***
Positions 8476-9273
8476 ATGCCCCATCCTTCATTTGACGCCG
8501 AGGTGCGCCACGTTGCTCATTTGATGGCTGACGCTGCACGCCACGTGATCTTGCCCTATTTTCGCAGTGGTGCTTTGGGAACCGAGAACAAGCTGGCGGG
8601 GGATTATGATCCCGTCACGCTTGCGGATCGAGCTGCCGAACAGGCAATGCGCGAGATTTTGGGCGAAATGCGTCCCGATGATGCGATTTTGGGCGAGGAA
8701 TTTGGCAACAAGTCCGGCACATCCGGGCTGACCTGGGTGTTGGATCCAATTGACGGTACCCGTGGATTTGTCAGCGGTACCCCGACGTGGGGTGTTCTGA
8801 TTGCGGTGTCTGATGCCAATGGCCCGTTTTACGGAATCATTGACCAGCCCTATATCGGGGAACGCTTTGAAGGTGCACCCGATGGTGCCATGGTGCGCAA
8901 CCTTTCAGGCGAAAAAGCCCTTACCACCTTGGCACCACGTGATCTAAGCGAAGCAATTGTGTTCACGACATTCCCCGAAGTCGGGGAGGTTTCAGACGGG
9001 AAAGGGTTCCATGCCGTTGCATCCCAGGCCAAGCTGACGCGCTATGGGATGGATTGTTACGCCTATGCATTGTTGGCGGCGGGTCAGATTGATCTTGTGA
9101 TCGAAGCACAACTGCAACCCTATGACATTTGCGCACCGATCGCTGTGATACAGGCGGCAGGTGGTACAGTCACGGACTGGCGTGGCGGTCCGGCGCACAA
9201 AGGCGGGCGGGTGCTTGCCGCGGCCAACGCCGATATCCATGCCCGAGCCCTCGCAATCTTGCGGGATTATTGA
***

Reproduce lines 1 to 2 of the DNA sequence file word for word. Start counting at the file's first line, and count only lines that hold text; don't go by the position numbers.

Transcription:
Positions 8476-9273
8476 ATGCCCCATCCTTCATTTGACGCCG